This week we will be doing potatoes on Thursday.
I will need help both in preparation and in serving these little ones. Either Wednesday night, or better (for freshness) Thursday morning, we will need to wrap 200+ potatoes in silver foil. I will be at school early to get the fire going in the campfire circle in order to create an abundance of hot coals. We will have two Weber grills going: one as main, hot cooker, and one as a warming area for finished potatoes.
We will also be heating up hot cider (probably electrically), in big pots, in the shed.
There will be a serving table where the kids will start out, where they will receive the potato and a volunteer will offer help with butter and salt (as desired). The potatoes will be purple pink and yellow depending on variety, and the kids are often bedazzled or confused by the prospect of eating purple potatoes. Some are fret about scorched potato skins and carbon. We don't use forks. We just split the potatoes open inside the foil, which acts as a little plate.
Once the children are seated we bring them cider, and I tell them a story.
This is repeated for all six classes, with a break in the middle.
This time of year is often marketed with horror, blood, and gore. For me the season is not that, but mysterious, spooky even, and plays on our heartstrings as we see "life ending", the end of the growing season, the fleeing of geese and ducks, the gentle dropping of color-splashed leaves, the deep sleep of winter approaching. In the past at Waters, we have managed, during Spirit Week, to serve some of our recently harvested potatoes, and hot spiced cider in the gardens. We invite invite the Kindergarten and 1st grade classrooms out to hear a story. Attached are three stories I have written and told to the kids in the past. I like them because they are essentially true, and raise ecological issues of inter-relatedness and cycling. The world is truly mysterious, no matter how smart we get. I make them available to our teachers and community as a possible alternative narrative to the bloody chainsaw version of Halloween / Day of the Dead.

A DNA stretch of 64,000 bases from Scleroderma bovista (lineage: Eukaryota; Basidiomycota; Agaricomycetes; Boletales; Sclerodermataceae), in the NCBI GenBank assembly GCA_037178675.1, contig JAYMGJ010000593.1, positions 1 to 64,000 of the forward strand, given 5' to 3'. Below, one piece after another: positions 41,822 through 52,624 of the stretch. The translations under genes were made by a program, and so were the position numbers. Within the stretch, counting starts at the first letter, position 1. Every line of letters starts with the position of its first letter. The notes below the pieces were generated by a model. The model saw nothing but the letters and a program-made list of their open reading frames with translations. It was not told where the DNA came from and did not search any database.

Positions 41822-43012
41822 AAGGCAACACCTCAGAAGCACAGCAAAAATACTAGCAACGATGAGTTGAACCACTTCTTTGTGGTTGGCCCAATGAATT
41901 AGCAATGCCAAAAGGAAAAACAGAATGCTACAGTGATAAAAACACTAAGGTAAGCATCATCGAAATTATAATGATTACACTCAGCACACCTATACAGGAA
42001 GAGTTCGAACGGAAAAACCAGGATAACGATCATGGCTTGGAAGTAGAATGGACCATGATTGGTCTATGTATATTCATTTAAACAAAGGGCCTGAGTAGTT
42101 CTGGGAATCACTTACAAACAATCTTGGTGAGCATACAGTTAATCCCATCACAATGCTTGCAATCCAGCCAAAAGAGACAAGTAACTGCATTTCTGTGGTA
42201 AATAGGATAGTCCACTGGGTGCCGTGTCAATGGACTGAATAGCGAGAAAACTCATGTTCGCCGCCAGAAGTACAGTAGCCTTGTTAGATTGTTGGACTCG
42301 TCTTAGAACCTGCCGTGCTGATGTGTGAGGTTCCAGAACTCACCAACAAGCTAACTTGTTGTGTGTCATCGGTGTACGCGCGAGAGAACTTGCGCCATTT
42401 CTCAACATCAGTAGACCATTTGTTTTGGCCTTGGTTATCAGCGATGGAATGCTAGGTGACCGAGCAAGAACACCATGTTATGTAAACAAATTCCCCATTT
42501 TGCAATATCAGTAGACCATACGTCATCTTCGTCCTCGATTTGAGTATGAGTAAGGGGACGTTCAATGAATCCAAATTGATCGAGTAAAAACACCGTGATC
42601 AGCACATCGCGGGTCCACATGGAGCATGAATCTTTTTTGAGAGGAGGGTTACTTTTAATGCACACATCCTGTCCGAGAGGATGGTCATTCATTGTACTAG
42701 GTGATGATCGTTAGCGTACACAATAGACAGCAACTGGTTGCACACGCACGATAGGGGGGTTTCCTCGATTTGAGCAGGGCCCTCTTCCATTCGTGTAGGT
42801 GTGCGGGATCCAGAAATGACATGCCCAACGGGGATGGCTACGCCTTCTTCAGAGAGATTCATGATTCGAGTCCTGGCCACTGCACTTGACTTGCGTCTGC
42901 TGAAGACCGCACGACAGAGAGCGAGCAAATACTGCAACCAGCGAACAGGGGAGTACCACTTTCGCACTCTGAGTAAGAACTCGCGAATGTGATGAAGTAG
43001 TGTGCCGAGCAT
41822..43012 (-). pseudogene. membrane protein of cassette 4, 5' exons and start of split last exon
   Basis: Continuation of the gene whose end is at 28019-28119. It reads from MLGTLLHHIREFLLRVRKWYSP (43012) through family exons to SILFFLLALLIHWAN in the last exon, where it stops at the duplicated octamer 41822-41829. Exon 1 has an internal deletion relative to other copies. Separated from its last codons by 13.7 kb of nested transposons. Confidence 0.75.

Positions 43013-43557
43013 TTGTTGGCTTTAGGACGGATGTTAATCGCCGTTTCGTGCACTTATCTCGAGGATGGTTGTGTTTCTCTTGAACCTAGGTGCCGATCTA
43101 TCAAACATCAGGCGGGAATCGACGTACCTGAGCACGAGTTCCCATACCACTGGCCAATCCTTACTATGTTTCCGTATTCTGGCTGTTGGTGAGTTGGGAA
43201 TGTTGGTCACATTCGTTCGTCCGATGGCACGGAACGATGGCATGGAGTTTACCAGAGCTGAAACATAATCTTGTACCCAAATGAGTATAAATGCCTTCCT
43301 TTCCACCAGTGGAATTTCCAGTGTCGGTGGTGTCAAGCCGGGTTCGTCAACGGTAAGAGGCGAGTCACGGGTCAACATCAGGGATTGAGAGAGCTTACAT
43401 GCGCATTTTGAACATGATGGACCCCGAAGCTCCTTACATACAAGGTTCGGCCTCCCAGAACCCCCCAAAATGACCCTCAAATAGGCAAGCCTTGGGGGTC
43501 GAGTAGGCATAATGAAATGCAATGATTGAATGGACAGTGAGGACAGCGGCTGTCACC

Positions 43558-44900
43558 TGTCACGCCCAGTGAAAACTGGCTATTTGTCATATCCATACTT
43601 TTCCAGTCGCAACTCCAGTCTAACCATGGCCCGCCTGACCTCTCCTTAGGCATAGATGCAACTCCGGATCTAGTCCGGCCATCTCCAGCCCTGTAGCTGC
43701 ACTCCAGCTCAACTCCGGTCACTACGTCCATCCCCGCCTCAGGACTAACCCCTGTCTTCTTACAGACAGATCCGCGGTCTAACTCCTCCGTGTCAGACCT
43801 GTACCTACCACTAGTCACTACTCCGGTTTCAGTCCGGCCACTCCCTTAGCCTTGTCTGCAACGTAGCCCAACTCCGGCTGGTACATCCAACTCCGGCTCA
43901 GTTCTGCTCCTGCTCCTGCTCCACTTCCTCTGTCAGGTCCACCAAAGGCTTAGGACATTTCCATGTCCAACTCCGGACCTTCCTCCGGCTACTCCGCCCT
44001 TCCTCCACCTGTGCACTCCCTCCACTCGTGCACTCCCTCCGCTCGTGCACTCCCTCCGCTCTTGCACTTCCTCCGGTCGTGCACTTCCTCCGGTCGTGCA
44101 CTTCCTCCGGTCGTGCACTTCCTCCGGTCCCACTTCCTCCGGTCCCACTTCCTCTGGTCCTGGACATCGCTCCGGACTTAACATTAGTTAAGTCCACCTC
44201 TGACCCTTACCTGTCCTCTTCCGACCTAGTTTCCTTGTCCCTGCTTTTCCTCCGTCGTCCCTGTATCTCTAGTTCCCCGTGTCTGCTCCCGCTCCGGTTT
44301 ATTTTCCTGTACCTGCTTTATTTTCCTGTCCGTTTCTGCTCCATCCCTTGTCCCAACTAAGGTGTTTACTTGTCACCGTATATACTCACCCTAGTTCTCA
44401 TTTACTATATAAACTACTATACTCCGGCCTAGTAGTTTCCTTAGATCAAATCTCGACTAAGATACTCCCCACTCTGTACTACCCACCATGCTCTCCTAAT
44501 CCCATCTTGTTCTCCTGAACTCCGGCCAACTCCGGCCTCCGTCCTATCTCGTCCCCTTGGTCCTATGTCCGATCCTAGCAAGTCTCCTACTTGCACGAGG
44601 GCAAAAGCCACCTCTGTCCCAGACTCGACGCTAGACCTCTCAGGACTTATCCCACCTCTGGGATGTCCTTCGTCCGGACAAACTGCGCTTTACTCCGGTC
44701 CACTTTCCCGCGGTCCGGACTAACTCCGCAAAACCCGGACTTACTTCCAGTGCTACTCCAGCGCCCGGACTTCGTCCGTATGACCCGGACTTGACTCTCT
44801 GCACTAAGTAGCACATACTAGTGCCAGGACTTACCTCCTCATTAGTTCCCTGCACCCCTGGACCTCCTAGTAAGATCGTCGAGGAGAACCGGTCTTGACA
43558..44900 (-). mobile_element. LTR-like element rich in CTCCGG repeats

Wednesday, October 28, Room 204, 3rd grade will make its maiden voyage to Sauganash, the first of 9 trips over the next three years. It is wonderful to see their excitement building, and to know that they are going to have a magical experience.
Volunteers meet by the fish tank at 9:00 for a briefing. We board the bus at 9:30, take a picnic lunch at 12:15, and are back at school by about 1:00.
This trip completes our Fall Field Ecology schedule. But there are many tasks awaiting:
- the pasting up of the 1st grade leaf collections;
- responding to 240 Mighty Acorn journals (and mounting pictures therein);
- responding to the 6th grade river journals,
- the 7th grade Lake journals;
- the Recycling and Compost Captain luncheon;
- the Water Cycle necklace activity for the 2nd grade,
- and the settling of the garden for its winter rest.
I hope you enjoy the stories, Pete